My father never got my love of science fiction and frequently dismissed it as a bunch of silliness. Perhaps that is true of campy books and programming, which can be charming in their own way. The genre offers a way of safely addressing provocative topics in the popular culture.

“Star Wars” creator George Lucas admitted that the villainous Empire of his epic films was inspired by the fall of the Roman Empire, but the subtext is relevant to today’s governing.

The galactic Empire arises out of populist anger at a Republic Senate no longer in touch with the concerns of the governed, bogged down by bureaucracy with elected officials on the payroll of corrupt industrialists. Sound like any senators you know in Washington, D.C.?

A charismatic leader manipulates the passions and prejudices of both sides to provoke conflict. Confronted with a crisis of his own creation, he is entrusted with temporary authority. His public face is a gentle old man who speaks fondly of democracy as he promises to protect it.

“Revenge of the Sith” reveals the supreme chancellor, self-elevated to emperor, falsely scapegoating the Jedi religious order as attempting to assassinate him in order to take over the Republic. Conditions that, sorry, he’ll need to hang on to that extra power and reorganize things to make sure others don’t do the same. His actions ensure he cannot be removed from office by a popular vote.

A weary populace is simply glad to have what his new government claims to represent: stability and peace. Winston Churchill famously said, “Never let a good crisis go to waste”.

In a democracy, people lose rights because they aren’t politically engaged and a vocal minority fills that vacuum to seize control before permanently dismantling representative government. As Sen. Padme Amidala puts it, “So this is how liberty dies… with thunderous applause.”

This reminds me of the mindset we see from many in today’s political climate in which winning the next election seems to concern members of the earthly Senate far more than finding actual solutions for problems. Actually, it feels like they root for greater misery so they can criticize. Rather than talking about improving lives, we’re encouraged to look outward and feel outrage over the culture instead of their lack of action.

Propaganda lets men justify atrocities by portraying those taking up arms to resist them as anarchists seeking disorder. Resistance during a time of high alert makes the case for using extreme measures to crush rebellions.

A super-weapon like the Death Star becomes justifiable if you lead others to believe that extremists seek to unleash their own terror.

The United States learned from refugee scientists that Nazi Germany wanted to develop nuclear weaponry during WWII. President Harry Truman justified ordering the dropping of the “Little Boy” on Hiroshima because the city served as an industrial hub for a Japanese military that vowed to continue the bloodshed. The nukes presented a devastating counter to the kamikaze tactics meant to create unacceptably high casualties for the Allies, but it also incited a terrifying arms race. Mutually-assured destruction is the only thing that has made them too horrifying to unleash on the world again.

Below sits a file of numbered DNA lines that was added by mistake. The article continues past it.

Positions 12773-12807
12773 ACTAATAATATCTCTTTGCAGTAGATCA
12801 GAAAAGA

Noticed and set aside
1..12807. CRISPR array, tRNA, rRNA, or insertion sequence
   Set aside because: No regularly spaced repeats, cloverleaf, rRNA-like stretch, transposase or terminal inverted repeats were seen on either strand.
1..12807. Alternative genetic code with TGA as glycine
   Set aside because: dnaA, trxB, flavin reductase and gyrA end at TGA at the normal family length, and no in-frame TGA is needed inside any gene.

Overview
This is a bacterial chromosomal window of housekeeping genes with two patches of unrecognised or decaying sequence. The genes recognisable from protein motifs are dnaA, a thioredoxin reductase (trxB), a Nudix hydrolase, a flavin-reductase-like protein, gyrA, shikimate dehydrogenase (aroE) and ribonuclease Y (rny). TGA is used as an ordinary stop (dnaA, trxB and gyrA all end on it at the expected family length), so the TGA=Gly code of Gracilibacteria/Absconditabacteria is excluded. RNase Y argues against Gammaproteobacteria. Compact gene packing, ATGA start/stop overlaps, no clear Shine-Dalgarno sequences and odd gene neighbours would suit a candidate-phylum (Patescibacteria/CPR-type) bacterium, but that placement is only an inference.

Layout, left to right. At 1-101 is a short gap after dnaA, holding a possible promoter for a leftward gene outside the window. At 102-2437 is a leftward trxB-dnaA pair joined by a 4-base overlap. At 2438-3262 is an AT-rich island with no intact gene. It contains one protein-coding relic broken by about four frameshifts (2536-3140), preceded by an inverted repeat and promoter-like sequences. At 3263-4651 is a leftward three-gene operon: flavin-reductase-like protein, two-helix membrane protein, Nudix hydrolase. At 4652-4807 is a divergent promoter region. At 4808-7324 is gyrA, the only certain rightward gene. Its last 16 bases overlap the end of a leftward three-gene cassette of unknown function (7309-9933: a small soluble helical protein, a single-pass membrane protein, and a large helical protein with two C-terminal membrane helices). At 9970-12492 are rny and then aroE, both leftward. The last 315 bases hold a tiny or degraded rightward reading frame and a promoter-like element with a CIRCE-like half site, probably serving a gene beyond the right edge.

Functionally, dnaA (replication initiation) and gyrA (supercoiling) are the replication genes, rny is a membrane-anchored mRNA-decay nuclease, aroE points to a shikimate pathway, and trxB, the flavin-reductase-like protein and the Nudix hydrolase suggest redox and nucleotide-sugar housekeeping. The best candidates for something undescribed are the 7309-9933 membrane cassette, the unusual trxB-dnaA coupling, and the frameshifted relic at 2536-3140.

If “Star Wars” was real, the propagandists would likely portray Darth Vader, a fascist’s brutal enforcer, as a former Jedi serving the Empire as penance for what followers of his former religion did years before. They would paint the anti-fascist Rebel Alliance as a network of scum with ties to organized crime like Han Solo. “Rogue One” showed us rebel fighters and spies willing to cross terrible moral lines to defeat tyranny.

Devotees of the First Order of the later films might view the fallen Emperor as a heroic, benevolent ruler who provided order until his trusted lieutenant betrayed and murdered him, enabling power-hungry anarchists to force the government to collapse in chaos.

In a scene from 2019’s “The Rise of Skywalker,” captured resistance heroes Finn and Poe Dameron are rescued by a First Order general who reveals himself to be a spy.

Finn: “Why are you helping us?”

Gen. Hux: “I don’t care if you win. I need Kylo Ren to lose.”

Rather than the redemption of a soul tortured by guilt, it’s a case of “the enemy-of-my-enemy is my friend”. Hux loses authority as the story progresses. He fears and hates his professional rival, who was once his equal but now, after murdering the boss in 2017’s “The Last Jedi,” stands to inherit the full sinister might of a hidden armada that no one dare to defy.

Traitorous treachery in the service of ruthless personal ambition. How many in D.C. want to sabotage investigations to delay/deny accountability?

Some don’t measure the success of a politician by what he does for them as much as what he does against people they don’t like. Despite his flaws and vindictiveness, supporters won’t abandon him because they are sustained by how much he scares and angers the annoying “others” and dismisses their needs as little more than noise.

“Star Wars” teaches us to beware those who manufacture conflict and manipulate the system to gain/sustain power.

— Steven Stiefel is the publisher of the Times-Journal. His column appears in Saturday editions. Email: steven.stiefel@times-journal.com.

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